Ending Sexual Violence In Conflict: Turning Commitment Into Action


Op-Ed Contributor


Published on 25 June 2014


by Catherine Russell, Ambassador-at-Large-for-Global Women’s Issues

(WireNews+Co)

Washington, D.C.

Catherine Russell
Catherine Russell

Time and again, we hear horrific accounts of violence perpetrated against women in conflicts around the world. But this violence is not inevitable. The United States is committed to addressing this important issue diplomatically and financially — and it is not alone. The first Global Summit to End Sexual Violence, held June 10–13 in London, brought together over a thousand leaders and activists — including military leaders, prosecutors, government officials, doctors, first responders and survivors — all of whom are working toward this goal.

Preventing sexual violence in armed conflict is a matter of international peace and security. Sexual violence fuels conflict, forces people to flee their homes and countries and is often linked to cyclical violence and other human rights abuses. Evidence demonstrates that impunity for some of the world’s worst crimes underwrites conflict and instability for years. We must strengthen the framework for accountability to send a clear message that anyone who chooses to resort to such brutal tactics will be brought to justice, and we must also ensure survivors have access to the services they need to heal and reintegrate.

At the summit, I heard from women and men from many countries, including prosecutors and judges, doctors and survivors of these gender-based crimes. While the survivors endured unspeakable acts of violence, they are now rebuilding their lives and their communities and helping others who have suffered find the strength and resilience to do the same.

As ambassador-at-large for global women’s issues, I went to London to highlight the critical role women play in building peace and preventing the conflicts that spawn sexual violence. Investing in the full participation of men and women in development, conflict prevention and resolution, and peace building establishes a foundation for stable, inclusive and prosperous societies. The equality and empowerment of women and girls is essential to healthy, peaceful and prosperous societies for all.

Along with my colleagues, we shared what the U.S. government has been doing to prevent and respond to sexual violence, support survivors and increase accountability for these acts of brutality in countries ravaged by war, violence and insecurity.

In addition to ongoing work undertaken by the State Department in addressing sexual violence, Secretary Kerry announced a newly created Accountability Initiative to support specialized justice sector mechanisms, such as mobile courts to improve access to justice for survivors of sexual and gender-based violence and help build the capacity of partner governments to bring perpetrators to justice.

The United States will also increase its initial $10 million commitment to Safe from the Start, a joint State Department and USAID initiative that helps prevent and respond to gender-based violence at the onset of humanitarian emergencies worldwide. The State Department is also funding other important initiatives, such as Together for Girls, which helps countries undertake comprehensive surveys to document the magnitude, nature and impact of physical, emotional and sexual violence against children, with a focus on girls. We recently doubled the original commitment to the Gender-Based Violence Emergency Response and Protection Initiative to $1 million. This initiative addresses the immediate security needs of survivors of severe gender-based violence, as well as individuals under credible threat of imminent attack due to their gender.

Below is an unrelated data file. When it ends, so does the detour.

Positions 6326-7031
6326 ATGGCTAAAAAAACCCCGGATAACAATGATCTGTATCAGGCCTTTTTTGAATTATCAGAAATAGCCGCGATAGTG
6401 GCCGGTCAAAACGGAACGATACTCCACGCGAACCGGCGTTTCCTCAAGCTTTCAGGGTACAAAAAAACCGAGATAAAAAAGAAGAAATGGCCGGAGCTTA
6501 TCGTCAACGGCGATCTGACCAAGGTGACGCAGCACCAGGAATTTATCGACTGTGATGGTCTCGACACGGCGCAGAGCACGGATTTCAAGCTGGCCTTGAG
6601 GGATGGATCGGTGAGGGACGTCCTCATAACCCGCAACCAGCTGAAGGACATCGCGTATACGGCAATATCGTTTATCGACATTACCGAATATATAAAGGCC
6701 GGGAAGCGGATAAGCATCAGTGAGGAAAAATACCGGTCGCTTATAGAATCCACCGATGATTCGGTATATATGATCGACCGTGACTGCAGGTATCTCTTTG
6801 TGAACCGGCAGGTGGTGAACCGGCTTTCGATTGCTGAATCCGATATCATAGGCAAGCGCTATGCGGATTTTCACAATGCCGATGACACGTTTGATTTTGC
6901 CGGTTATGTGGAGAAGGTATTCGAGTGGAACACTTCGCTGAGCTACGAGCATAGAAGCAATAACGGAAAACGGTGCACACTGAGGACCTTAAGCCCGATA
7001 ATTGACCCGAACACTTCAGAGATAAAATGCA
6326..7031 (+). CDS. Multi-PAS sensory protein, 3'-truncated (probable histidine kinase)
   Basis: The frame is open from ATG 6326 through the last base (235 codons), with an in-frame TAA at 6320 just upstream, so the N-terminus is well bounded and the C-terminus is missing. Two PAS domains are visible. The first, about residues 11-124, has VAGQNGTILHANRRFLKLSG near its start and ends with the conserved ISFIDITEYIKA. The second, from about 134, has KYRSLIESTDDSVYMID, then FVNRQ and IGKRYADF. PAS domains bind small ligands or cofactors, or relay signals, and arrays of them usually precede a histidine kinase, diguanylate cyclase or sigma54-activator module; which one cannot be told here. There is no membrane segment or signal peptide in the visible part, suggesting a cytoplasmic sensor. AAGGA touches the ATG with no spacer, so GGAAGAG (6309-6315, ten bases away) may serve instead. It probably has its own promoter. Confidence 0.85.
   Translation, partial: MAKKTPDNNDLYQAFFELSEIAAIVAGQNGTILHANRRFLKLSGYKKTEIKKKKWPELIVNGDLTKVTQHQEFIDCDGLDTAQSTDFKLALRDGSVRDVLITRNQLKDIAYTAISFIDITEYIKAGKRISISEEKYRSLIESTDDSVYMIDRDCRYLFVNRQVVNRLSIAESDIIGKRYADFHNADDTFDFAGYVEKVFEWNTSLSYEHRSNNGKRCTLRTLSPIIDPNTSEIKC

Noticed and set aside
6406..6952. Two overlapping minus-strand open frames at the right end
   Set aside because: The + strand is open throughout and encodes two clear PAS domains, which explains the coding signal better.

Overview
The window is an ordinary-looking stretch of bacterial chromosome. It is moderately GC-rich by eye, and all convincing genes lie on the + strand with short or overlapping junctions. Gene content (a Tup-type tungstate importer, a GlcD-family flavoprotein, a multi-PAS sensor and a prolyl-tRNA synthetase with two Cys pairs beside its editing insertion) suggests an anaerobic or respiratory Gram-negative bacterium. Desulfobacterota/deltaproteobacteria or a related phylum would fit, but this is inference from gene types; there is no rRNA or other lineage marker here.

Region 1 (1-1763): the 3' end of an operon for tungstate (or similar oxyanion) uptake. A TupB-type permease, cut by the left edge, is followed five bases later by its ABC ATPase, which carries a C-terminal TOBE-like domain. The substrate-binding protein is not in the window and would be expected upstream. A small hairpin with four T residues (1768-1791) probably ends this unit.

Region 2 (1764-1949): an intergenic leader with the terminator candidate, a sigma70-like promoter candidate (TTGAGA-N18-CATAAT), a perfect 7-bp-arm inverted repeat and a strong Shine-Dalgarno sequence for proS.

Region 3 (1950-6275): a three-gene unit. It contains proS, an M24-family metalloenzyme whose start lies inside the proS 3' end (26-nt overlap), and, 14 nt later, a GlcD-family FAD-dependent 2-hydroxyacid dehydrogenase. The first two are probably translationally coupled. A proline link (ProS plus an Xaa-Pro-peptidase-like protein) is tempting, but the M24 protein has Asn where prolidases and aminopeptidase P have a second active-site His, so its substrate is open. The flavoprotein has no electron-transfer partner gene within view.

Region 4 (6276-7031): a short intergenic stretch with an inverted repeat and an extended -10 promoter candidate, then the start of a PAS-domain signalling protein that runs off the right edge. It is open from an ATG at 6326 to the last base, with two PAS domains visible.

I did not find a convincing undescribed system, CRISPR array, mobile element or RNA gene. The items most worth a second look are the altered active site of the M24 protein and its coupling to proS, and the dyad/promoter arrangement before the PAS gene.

In addition, we remain steadfast in our commitment to advancing the status of women and girls in all aspects of our diplomatic work and to raising the importance of gender equality at every level. The United States has, for instance, been vocal in its advocacy of a standalone goal to promote gender equality and the empowerment of women and girls in the Post-2015 Development Agenda. This standalone goal should include targets for crucial gender-related issues that are not easily addressed under the other proposed goals — such as ending violence against women and girls.

Importantly, Secretary Kerry also challenged the rest of the world to join us in restricting travel by those responsible for crimes against humanity, war crimes and other serious violations of human rights, including those involving sexual violence. Ensuring there is no safe haven for these perpetrators is one of many steps we must take to end sexual violence in conflict.

The United States is a leader in the fight against wartime rape and will continue to take actions to banish sexual violence to the history books. In his closing remarks, Secretary Kerry quoted the late Maya Angelou, herself a survivor of sexual violence: “Out of the huts of history’s shame/ I rise/ Up from a past that’s rooted in pain/ I rise.” The world came together last week to rise up against rape and towards a safer future. I am humbled to have participated and proud to continue this work every day alongside my colleagues at the State Department.

 

This blog post by Ambassador-at-Large-for-Global Women’s Issues Catherine Russell originally appeared online in the Huffington Post and on the State Department website on June 23. There are no republication restrictions.


Contacts

Enter your email:
Enter Subject:
Enter your message:
Please enter this numbers in the fields:
 
  Click image to get a new code.
Enter code:
 

Posted 2014-06-25 14:10:00